Unit 9 – P1
Describe the retail travel environment
Roles of a retail travel agency
The main task of retail travel agency is to supply the public the public with travel products and services. They do it on behalf of their suppliers. Basically we can say that a travel agency operators as a broker, bringing buyer and seller.
There are eight types of retail travel agents: Independents, Multiples, E-agents, Homeworkers, Call Centres, Holiday Hypermarkets, Miniples and Consortia
Independents – Independent travel agencies are single businesses that are not part of a chain and are often managed by the own. Examples of independent travel agency’s: Classic Travel and Abbots Travel
Multiple – Multiple travel agencies are travel agencies that are part of a national chain of retail outlets. Examples of multiple travel agents: TUI and Thomas Cook.
E-Agents – E-agents are companies that specialise in selling holidays and other travel products via the internet. Examples of E-agents are: Icelolly.com and lastminute.com
Homeworkers – Home working travel agencies are companies that specialise in employing people to sell holidays and other travel products from home. Examples of Homeworkers travel agencies are: Hays Travel and New Frontiers
Call centers – Miniples and multiples all have call centres, this means that they can have retail travel agencies in high streets but also people can book holidays via the phone.
Holiday Hypermarkets – are travel agencies that are in large premises and offer all products and services. An example of a holiday hypermarket is Thomas Cook
Miniples – miniple travel agents have a small number of branches (One or two) and they are often located in a particular region of the country. Examples are: Harridge business, Co-op and Dawson Sanderson
Consortia – a group of independent travel agencies forming one large company under one name. An example of a consortium is World Choice
Products and services
Travel agents offer a wide range of products and services, they fall under eight categories: information on holidays and travel, booking traditional package holidays, booking a tailor-made holiday or a dynamic package holiday, ancillary services/sale, booking flights – Scheduled and charter and booking accommodation.
Information on holidays and travel – Travel agents offer this free service, asking customers who come into their stores if they need help or any assistance with enquiring about a booking (past, present or future).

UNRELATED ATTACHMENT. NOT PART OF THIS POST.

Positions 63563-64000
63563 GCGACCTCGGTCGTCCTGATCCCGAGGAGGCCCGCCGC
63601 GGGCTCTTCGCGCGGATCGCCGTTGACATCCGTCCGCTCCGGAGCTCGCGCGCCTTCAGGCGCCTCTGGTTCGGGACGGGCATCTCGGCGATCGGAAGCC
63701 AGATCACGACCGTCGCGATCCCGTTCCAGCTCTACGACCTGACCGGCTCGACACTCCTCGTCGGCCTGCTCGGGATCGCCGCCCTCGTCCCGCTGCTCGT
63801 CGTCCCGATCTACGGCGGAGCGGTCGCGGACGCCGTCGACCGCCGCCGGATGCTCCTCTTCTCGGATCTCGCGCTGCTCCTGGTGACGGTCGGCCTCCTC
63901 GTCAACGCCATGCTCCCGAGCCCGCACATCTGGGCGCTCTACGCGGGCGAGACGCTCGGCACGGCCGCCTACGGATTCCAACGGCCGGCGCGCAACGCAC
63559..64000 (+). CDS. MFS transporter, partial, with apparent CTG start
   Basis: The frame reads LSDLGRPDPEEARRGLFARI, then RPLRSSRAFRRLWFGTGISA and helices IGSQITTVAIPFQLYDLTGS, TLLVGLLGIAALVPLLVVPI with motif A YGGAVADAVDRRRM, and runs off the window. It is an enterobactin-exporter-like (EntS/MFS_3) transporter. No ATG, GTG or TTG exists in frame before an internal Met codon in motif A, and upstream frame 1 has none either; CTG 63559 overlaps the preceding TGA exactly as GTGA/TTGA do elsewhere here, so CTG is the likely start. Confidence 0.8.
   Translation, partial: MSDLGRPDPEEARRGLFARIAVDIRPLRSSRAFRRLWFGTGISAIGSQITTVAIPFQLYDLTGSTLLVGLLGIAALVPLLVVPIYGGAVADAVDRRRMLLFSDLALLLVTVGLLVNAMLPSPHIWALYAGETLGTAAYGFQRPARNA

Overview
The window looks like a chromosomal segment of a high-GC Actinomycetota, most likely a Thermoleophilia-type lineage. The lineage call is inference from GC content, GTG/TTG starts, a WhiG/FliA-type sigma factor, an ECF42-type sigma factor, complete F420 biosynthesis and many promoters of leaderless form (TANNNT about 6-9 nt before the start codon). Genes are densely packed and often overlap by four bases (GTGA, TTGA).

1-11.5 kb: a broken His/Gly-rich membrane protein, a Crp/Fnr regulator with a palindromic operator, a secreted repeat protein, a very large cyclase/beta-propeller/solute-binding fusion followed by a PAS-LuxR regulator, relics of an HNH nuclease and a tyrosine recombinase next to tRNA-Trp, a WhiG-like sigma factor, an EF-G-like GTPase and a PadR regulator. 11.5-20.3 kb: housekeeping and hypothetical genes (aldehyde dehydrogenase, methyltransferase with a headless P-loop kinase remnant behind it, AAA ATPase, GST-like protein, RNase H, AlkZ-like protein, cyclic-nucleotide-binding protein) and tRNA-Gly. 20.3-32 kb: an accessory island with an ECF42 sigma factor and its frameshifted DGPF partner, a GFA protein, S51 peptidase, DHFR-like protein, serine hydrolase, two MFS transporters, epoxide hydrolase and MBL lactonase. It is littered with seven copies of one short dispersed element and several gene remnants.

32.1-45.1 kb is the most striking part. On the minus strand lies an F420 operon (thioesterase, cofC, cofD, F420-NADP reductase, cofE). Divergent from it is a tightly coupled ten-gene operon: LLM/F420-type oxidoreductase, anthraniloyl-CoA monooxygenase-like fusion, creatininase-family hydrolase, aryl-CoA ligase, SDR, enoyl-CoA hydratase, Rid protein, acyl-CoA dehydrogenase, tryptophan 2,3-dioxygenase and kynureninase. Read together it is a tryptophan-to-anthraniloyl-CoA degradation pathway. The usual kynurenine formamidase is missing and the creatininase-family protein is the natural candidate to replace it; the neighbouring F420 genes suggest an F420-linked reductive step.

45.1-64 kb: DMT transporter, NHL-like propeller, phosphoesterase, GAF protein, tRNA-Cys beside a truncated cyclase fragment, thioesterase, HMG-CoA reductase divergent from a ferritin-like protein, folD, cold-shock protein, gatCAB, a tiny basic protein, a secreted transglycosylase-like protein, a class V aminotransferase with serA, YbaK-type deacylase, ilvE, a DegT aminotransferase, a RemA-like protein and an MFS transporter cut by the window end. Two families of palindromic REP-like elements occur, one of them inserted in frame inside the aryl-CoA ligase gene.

Booking traditional package holidays – Travel agents offer traditional package holiday product, the package holiday (flights, accommodation and transfers) is chosen from a brochure for a certain date flying from an airport at a certain time to a specific hotel. All of the details which the customer requires are in the brochure and then booked through the travel agent. The three well known tour operators: Thomas Cook, Co-op travel and Thomson all do traditional package holidays.
Booking a tailor-made holiday/ dynamic package holiday – A tailor made holiday is when a package holiday is booked but not through the same company, the agent may book accommodation, flights and transfers from three separate different companies, this means the customer gets the holiday at a cheap price as the travel agent could spend a day comparing prices on all three components. A dynamic package holiday is when the customer books all three components without the help of a travel agent, this affects travel agents as they are losing work and commission due to people being able to book their own package holidays on the internet. Kuoni offer the service of providing customers with a tailor-made holiday choice, allowing their customers to have the best kind of holiday on a personal level.
Ancillary services/sales – Travel agents offer ancillary services as extra products, the main things they try to sell are: holiday/ travel insurance, airport parking and currency exchange. Travel agents try to sell extra products so the customers do not have to worry about doing those things on their own and the agent will get some more commission. Many travel agencies (manly named ones) have a bureau du change in store making it easier for customers to change up their money without the hassle.
Scheduled flights – these are flights that are set to a timetable and often released 18 months before the flight actually takes off, no matter if the plane is half full it will depart. Scheduled flights are less likely to have delays (unless for a good reason).Travel agents can book scheduled flights for customers on many different websites and systems. The agent can also amend the booking if the customer needs to go to that destination earlier or later than originally booked. Virgin Atlantic, British Airways, American Airlines are airlines which have scheduled flights.